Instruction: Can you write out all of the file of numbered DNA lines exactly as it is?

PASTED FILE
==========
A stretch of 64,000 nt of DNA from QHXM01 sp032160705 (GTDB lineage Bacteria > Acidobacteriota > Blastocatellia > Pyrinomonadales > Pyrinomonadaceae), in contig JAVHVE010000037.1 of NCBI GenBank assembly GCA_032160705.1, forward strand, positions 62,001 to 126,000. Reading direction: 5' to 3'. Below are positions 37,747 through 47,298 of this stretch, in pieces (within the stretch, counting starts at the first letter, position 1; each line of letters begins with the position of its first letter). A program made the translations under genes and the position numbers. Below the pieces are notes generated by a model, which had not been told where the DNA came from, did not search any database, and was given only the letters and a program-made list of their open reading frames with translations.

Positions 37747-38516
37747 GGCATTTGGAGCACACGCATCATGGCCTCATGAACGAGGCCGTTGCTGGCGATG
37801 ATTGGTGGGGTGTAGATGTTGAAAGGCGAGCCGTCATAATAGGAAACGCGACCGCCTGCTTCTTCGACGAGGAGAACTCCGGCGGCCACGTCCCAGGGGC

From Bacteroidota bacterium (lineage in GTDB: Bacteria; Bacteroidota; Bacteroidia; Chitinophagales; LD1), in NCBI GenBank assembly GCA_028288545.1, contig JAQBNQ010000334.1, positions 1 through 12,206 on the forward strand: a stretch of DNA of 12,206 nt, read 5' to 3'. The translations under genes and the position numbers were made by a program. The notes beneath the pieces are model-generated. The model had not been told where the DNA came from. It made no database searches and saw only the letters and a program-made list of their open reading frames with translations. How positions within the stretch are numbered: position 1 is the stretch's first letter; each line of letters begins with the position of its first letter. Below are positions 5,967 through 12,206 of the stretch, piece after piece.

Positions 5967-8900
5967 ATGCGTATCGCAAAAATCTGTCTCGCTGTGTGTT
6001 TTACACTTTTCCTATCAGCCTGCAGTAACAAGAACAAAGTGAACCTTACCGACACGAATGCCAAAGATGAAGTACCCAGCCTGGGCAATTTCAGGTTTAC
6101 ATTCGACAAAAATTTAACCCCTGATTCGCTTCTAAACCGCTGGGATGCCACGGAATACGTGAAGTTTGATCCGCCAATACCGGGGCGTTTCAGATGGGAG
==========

A stretch of 64,000 nt of DNA from QHXM01 sp032160705 (GTDB lineage Bacteria > Acidobacteriota > Blastocatellia > Pyrinomonadales > Pyrinomonadaceae), in contig JAVHVE010000037.1 of NCBI GenBank assembly GCA_032160705.1, forward strand, positions 62,001 to 126,000. Reading direction: 5' to 3'. Below are positions 37,747 through 47,298 of this stretch, in pieces (within the stretch, counting starts at the first letter, position 1; each line of letters begins with the position of its first letter). A program made the translations under genes and the position numbers. Below the pieces are notes generated by a model, which had not been told where the DNA came from, did not search any database, and was given only the letters and a program-made list of their open reading frames with translations.

Positions 37747-38516
37747 GGCATTTGGAGCACACGCATCATGGCCTCATGAACGAGGCCGTTGCTGGCGATG
37801 ATTGGTGGGGTGTAGATGTTGAAAGGCGAGCCGTCATAATAGGAAACGCGACCGCCTGCTTCTTCGACGAGGAGAACTCCGGCGGCCACGTCCCAGGGGC

From Bacteroidota bacterium (lineage in GTDB: Bacteria; Bacteroidota; Bacteroidia; Chitinophagales; LD1), in NCBI GenBank assembly GCA_028288545.1, contig JAQBNQ010000334.1, positions 1 through 12,206 on the forward strand: a stretch of DNA of 12,206 nt, read 5' to 3'. The translations under genes and the position numbers were made by a program. The notes beneath the pieces are model-generated. The model had not been told where the DNA came from. It made no database searches and saw only the letters and a program-made list of their open reading frames with translations. How positions within the stretch are numbered: position 1 is the stretch's first letter; each line of letters begins with the position of its first letter. Below are positions 5,967 through 12,206 of the stretch, piece after piece.

Positions 5967-8900
5967 ATGCGTATCGCAAAAATCTGTCTCGCTGTGTGTT
6001 TTACACTTTTCCTATCAGCCTGCAGTAACAAGAACAAAGTGAACCTTACCGACACGAATGCCAAAGATGAAGTACCCAGCCTGGGCAATTTCAGGTTTAC
6101 ATTCGACAAAAATTTAACCCCTGATTCGCTTCTAAACCGCTGGGATGCCACGGAATACGTGAAGTTTGATCCGCCAATACCGGGGCGTTTCAGATGGGAG